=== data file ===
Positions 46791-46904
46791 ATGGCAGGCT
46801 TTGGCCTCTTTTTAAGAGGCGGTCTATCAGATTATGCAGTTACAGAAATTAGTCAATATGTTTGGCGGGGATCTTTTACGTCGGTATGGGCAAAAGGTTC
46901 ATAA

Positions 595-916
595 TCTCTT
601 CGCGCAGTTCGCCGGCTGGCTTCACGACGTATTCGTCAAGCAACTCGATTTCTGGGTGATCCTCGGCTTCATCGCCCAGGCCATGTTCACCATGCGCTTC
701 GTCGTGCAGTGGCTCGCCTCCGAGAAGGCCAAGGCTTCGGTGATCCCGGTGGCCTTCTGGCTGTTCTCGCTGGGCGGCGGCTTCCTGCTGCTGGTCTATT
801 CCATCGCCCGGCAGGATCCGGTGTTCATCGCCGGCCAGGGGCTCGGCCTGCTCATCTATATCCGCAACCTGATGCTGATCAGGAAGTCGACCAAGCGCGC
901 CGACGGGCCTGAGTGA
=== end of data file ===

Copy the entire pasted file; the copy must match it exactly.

Positions 46791-46904
46791 ATGGCAGGCT
46801 TTGGCCTCTTTTTAAGAGGCGGTCTATCAGATTATGCAGTTACAGAAATTAGTCAATATGTTTGGCGGGGATCTTTTACGTCGGTATGGGCAAAAGGTTC
46901 ATAA

Positions 595-916
595 TCTCTT
601 CGCGCAGTTCGCCGGCTGGCTTCACGACGTATTCGTCAAGCAACTCGATTTCTGGGTGATCCTCGGCTTCATCGCCCAGGCCATGTTCACCATGCGCTTC
701 GTCGTGCAGTGGCTCGCCTCCGAGAAGGCCAAGGCTTCGGTGATCCCGGTGGCCTTCTGGCTGTTCTCGCTGGGCGGCGGCTTCCTGCTGCTGGTCTATT
801 CCATCGCCCGGCAGGATCCGGTGTTCATCGCCGGCCAGGGGCTCGGCCTGCTCATCTATATCCGCAACCTGATGCTGATCAGGAAGTCGACCAAGCGCGC
901 CGACGGGCCTGAGTGA